Air chief marshal is a four-star air officer rank and has a NATO ranking code of OF-9. An air chief marshal is equivalent to an admiral in the Royal Navy or a general in the British Army or the Royal Marines. In other forces, such as the United States Armed Forces and the Canadian Armed Forces, the equivalent four-star rank is general.
The rank of air chief marshal is immediately senior to the rank of air marshal but subordinate to marshal of the Royal Air Force. Air chief marshals are sometimes generically considered to be air marshals.Air commodore
Air commodore (abbreviated as Air Cdre in the RAF, IAF and PAF; AIRCDRE in the RNZAF and RAAF) is a one-star rank and the most junior general rank of the air-officer which originated in and continues to be used by the Royal Air Force. The rank is also used by the air forces of many countries which have historical British influence such as Zimbabwe, and it is sometimes used as the English translation of an equivalent rank in countries which have a non-English air force-specific rank structure. The name of the rank is always the full phrase and is never shortened to Commodore, which is a rank in various naval forces.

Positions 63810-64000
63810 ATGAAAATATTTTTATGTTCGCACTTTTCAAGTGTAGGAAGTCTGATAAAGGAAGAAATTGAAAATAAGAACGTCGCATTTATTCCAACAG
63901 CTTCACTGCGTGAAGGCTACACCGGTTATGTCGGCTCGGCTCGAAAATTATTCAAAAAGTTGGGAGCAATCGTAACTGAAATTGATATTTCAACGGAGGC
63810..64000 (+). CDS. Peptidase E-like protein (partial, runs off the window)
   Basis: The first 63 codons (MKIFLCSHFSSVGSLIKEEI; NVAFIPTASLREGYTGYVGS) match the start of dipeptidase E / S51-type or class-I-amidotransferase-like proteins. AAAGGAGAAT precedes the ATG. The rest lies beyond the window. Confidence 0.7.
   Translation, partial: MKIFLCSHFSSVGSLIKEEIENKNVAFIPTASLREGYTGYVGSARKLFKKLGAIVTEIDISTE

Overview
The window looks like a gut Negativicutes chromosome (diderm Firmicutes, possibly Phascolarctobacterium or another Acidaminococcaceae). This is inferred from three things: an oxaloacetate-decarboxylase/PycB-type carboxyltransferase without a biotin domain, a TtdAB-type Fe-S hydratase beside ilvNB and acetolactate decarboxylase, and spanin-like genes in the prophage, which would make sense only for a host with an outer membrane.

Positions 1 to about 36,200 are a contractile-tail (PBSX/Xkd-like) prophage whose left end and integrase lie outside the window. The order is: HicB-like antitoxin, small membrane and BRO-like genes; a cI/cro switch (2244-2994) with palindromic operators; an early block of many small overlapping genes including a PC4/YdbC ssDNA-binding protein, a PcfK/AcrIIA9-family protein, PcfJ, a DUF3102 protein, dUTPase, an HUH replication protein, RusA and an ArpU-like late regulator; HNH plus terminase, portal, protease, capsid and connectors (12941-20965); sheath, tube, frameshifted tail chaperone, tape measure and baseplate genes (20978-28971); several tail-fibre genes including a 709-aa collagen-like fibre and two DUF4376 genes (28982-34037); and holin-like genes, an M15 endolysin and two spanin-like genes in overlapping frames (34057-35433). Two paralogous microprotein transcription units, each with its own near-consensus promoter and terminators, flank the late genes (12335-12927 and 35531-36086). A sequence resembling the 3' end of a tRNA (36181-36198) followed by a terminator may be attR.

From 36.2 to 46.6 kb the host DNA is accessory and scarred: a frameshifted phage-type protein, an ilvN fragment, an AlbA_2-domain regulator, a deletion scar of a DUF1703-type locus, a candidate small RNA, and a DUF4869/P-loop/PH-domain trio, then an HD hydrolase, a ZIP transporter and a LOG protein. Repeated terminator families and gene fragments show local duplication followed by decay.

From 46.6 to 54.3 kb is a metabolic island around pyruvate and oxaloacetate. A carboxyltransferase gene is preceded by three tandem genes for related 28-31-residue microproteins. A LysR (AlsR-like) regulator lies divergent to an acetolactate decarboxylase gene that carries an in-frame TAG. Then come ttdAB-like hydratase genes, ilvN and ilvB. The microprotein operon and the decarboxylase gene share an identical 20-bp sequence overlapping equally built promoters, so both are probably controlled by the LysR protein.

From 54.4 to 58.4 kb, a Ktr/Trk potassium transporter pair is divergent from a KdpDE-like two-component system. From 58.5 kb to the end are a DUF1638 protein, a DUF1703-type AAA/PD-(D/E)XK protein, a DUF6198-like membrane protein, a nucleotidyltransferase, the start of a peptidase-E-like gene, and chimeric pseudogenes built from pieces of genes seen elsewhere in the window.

Air commodore is a one-star rank and the most junior air officer rank, being immediately senior to group captain and immediately subordinate to air vice-marshal. It has a NATO ranking code of OF-6 and is equivalent to a commodore in the Royal Navy or a brigadier in the British Army or the Royal Marines. Unlike these two ranks, however, it has always been a substantive rank. Additionally, air commodores have always been considered to be air officers whilst Royal Navy commodores have not since the Napoleonic Wars been classified as officers of flag rank, and British Army brigadiers have not been considered to be general officers since 1922 when they ceased to be titled as brigadier-generals. In other NATO forces, such as the United States Armed Forces and the Canadian Armed Forces, the equivalent one-star rank is brigadier general.